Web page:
TC Size Change
Throughout 2020, at each of the technical elections, we reduced the size of the Technical Committee by two people down to our current size of 9 members. The size of the TC is a trade-off between getting enough community representation and keeping enough members engaged and active. Before this change, the size (13 members) was defined in 2013, as we moved from 5 directly-elected seats + all PTLs (which would have been 14 people) to a model that could better cope with our explosive growth. Since then, 13 had worked well to ensure that new members could come in at every cycle untill recently. To avoid burning people out, and keep infusions of new contributors being cycled into the committee, we decided to reduce the size. As a result, the committee has been joined by long term developers and operators like Dan Smith and Belmiro Moreira.
As a continuously evolving project OpenStack went through a few governance and process related changes over 2020 to ensure maintainable and efficient operation of the comunity and the project teams.
The concept of distributed project leadership was announced during the second half of the year to help the teams to share responsibilities among themselves better. If a project team opts in to this model that means they will not have a dedicated Project Team Lead (PTL). The necessary tasks to guide the project are taken on by liaisons; the three required roles are release, tact-sig and security liaison. There is no guideline if one or more people fill in these roles. There are also some additional recommended roles to take on to perform tasks such as preparing the team for events or ensure a smooth process to onboard new contributors to the team. The distributed leadership model doesn’t affect existing models, such as PTL with liaisons.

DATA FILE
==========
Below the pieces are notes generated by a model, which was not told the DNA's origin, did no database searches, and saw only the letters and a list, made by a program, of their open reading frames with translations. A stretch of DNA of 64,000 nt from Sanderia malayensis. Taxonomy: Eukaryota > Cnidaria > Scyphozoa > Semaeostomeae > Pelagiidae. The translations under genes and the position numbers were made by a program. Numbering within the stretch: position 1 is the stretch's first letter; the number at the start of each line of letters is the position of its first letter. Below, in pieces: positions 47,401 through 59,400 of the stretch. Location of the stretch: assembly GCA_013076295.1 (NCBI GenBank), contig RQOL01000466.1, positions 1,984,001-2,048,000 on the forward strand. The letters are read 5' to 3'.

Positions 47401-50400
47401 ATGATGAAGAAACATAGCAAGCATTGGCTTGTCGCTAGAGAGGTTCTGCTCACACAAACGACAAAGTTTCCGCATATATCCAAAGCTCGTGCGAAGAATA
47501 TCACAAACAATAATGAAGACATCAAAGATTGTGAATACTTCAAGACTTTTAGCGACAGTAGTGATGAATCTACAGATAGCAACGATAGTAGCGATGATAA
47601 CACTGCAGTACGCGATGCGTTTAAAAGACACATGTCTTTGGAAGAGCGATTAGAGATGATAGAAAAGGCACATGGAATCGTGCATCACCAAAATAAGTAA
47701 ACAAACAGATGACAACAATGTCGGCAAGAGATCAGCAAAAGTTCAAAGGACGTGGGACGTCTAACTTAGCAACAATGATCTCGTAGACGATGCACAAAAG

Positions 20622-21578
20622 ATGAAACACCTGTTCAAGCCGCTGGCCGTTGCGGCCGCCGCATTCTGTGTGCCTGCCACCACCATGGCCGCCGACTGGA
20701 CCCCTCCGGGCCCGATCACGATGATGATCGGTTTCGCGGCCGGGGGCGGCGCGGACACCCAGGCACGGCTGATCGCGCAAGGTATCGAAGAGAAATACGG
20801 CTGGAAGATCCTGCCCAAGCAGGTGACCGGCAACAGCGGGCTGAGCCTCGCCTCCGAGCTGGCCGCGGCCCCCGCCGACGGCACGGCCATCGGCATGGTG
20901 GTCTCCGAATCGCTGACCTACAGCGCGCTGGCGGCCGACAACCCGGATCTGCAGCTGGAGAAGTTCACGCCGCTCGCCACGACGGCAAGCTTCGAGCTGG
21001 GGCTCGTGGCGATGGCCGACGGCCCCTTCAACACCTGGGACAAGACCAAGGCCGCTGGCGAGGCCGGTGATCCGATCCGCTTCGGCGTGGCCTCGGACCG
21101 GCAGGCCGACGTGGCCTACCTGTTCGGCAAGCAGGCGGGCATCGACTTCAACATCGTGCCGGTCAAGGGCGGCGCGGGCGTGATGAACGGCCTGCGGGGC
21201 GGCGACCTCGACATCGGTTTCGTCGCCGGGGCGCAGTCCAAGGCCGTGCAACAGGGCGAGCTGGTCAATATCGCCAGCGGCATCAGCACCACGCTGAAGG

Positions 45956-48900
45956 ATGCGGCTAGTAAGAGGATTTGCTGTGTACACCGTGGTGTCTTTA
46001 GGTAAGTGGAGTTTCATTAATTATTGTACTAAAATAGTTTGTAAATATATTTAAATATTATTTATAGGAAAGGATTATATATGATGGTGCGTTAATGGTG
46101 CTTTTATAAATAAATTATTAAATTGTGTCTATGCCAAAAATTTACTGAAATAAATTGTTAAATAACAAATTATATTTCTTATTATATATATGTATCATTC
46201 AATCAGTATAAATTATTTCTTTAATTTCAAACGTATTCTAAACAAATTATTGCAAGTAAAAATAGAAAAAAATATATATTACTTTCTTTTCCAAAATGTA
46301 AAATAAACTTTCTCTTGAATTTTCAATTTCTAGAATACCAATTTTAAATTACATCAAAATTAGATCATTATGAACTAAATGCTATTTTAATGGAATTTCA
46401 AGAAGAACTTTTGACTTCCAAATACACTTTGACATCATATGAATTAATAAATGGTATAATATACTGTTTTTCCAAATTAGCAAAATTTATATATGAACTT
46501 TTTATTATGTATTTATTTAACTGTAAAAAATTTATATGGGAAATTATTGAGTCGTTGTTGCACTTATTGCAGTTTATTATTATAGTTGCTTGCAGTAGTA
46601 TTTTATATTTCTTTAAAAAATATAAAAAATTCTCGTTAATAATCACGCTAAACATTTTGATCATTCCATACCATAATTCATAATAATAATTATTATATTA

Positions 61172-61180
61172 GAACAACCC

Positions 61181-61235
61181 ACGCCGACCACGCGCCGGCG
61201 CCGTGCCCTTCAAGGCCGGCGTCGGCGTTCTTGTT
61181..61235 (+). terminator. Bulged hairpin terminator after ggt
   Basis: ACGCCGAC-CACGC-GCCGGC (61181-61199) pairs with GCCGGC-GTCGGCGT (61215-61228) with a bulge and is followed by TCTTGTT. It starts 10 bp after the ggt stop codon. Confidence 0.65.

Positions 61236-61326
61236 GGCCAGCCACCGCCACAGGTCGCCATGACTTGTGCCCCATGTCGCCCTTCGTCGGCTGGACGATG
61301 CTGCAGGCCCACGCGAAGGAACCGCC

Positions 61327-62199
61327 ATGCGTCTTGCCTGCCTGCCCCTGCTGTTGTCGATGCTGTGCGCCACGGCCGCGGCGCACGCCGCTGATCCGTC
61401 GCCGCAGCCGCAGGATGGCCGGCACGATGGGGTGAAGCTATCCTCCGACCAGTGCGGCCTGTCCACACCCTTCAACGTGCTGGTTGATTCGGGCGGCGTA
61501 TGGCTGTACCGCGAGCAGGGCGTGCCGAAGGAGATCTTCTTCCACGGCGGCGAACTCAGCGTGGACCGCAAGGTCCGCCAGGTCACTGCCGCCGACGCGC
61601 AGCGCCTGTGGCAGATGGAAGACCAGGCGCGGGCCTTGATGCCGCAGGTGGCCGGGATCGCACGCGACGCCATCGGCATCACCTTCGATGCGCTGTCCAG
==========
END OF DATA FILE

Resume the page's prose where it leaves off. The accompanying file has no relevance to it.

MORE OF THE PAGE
In order to make the Technical Committee more efficient the process of making updates to a project became faster. Changes, like adding a new repository to a project or adding a tag to its repositories, required a one week waiting period even if enough votes from the TC were added to the review faster. In the new process two votes from TC members in favor to the change is enough for the chair to approve the request without a waiting period. In case there is a disagreement once the change is merged it can be reverted which than goes through the ‘formal vote’ process to ensure that enough discussion happens before making a decision.
- Distributed leadership
- Sped up process of adding projects
- Project Retirements?
- Make space for new projects?
While OpenStack services work well together, there are users that might not want to run all of them and might prefer other technologies over some of the core components of the project. As a result, some services have been modified so that they can be operated independent from the rest of OpenStack (e.g. Cinder Storage with a Kubernetes cluster) without losing their core functionality. In order to easily identify which services are able to be run standalone without other OpenStack services they are marked with the ‘Supports Standalone’ tag.
Kubernetes has become the go-to container orchestration system to run containerized applications, most commonly on top a cloud platform. As one of these platforms OpenStack can supply multitenant isolation between different Kubernetes clusters. As OpenStack has a number of services to build infrastructure with, it can be challenging to decide the minimum set to use as a base for Kubernetes. The Kubernetes starter kit tag recommends a minimal set of OpenStack services to provide the necessary resources to Kubernetes and the workloads to operate.
The Open Infrastructure Foundation would like to extend a huge thanks to the global community for all of the work that went into 2020 and is continuing in 2021 to help people build and operate open infrastructure. Check out the OpenStack community’s achievements in 2020 from the OpenInfra Foundation Annual Report and join us to build the next decade of open infrastructure!
Let’s cheer on the new year and to the successful growth of the seeds planted over these past years.